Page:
The mesh of sensors in the Teslasuit, a wearable haptic bodysuit developed for gamers, can convey not only sensations of touch, including the sensation of wind or water, but also of hot and cold. If coded instead to convey sounds picked up in the environment, haptic suits could provide an intuitive ambient awareness for different senses. Haptic compass belts provide accessible wearable options, as they can be easily looped around the waist. The belts contain multiple buzzers that are programmed to buzz in the direction of North, or they can be programmed to send buzzes for walking directions (one short buzz on the left side of the hip for left, and two short buzzes for an immediate left).
Multimodal and Switching Between Senses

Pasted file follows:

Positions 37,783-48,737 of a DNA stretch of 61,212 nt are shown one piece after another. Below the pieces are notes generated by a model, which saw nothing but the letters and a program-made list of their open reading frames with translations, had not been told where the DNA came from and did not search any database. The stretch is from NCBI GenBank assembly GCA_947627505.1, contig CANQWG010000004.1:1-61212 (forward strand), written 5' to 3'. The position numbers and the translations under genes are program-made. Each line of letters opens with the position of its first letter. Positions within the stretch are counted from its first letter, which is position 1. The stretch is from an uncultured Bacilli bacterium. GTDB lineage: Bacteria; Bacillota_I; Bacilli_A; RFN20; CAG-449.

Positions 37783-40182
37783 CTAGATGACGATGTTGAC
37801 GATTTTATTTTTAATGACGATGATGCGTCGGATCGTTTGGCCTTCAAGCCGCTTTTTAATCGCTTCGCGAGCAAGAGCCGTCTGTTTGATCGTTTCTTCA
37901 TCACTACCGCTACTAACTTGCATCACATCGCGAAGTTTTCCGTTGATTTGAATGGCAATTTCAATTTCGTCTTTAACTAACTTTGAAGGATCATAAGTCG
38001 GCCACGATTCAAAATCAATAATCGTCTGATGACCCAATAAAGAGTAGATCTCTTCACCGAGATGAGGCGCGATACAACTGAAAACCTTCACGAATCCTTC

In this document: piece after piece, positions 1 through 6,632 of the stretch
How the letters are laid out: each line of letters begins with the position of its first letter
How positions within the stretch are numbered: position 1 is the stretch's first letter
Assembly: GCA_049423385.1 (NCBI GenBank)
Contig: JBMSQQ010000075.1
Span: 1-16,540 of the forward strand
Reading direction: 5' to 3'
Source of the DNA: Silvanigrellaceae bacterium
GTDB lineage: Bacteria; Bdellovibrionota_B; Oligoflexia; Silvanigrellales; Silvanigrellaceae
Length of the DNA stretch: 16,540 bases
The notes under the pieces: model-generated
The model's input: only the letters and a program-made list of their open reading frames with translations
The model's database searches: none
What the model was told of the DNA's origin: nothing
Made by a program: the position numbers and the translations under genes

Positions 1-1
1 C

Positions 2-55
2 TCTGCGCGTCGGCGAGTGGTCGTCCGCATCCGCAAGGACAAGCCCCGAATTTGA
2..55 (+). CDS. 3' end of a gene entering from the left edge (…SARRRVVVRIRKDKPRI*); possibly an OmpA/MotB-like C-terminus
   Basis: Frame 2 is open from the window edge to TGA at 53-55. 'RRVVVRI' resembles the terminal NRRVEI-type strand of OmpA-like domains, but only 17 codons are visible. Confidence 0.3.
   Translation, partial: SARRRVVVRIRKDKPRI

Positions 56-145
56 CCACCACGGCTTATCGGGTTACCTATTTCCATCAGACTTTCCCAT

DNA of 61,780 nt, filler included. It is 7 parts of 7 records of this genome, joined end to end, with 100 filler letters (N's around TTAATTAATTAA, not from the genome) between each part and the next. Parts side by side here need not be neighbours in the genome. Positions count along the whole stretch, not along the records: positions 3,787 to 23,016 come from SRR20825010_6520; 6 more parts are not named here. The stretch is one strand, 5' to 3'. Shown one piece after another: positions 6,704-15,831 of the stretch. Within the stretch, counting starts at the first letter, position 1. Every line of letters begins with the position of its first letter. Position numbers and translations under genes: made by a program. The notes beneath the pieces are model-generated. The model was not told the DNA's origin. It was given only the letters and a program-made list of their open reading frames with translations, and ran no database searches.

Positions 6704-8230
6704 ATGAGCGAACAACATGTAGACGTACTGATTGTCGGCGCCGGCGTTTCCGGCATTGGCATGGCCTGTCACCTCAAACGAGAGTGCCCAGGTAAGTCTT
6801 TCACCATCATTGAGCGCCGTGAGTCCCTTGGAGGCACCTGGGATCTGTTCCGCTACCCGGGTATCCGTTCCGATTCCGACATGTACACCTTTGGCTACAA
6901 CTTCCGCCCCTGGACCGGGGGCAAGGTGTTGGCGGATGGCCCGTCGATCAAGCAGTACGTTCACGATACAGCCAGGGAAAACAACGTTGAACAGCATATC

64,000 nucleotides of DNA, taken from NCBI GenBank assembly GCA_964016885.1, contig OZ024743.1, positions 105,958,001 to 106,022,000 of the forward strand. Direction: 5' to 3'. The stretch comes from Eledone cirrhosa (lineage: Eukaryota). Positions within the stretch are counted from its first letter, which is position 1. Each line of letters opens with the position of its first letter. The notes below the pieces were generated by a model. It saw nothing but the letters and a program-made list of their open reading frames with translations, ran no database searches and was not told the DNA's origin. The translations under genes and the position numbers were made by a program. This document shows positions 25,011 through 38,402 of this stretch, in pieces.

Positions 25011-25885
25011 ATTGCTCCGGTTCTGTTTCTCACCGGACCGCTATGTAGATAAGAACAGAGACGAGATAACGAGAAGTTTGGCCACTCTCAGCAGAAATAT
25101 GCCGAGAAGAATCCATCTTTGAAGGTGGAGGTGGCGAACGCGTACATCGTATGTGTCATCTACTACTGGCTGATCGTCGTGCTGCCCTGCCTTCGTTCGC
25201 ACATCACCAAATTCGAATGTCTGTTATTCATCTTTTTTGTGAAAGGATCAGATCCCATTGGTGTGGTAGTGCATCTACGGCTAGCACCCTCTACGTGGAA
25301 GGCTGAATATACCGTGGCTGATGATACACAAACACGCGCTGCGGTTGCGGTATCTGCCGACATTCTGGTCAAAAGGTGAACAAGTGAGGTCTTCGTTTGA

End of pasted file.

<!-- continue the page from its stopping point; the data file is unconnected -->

More and more, our devices will use all three of these senses and the main task will be finding intelligent roles for each. Language can require too much concentrated attention at times, and sound can be intrusive. Often, spoken commands can be converted to tones, and tones can often be converted to lights or haptics. Be creative. We may find that many of our user interfaces are more complex than they need to be, and simpler solutions work better. Instead of driving directions conveyed exclusively in spoken language, perhaps tones could help indicate the distance of an approaching turn. The direction of a turn could be indicated by a vibration in your seat — a vibration on the left buttocks meaning turn left, and a vibration on the right buttocks meaning turn right. Although the street names would likely need to remain spoken, the direction of turns may be more seamlessly intuitive if integrated into physical sensations, and tones may be a more discrete reminder of the distance to an upcoming turn.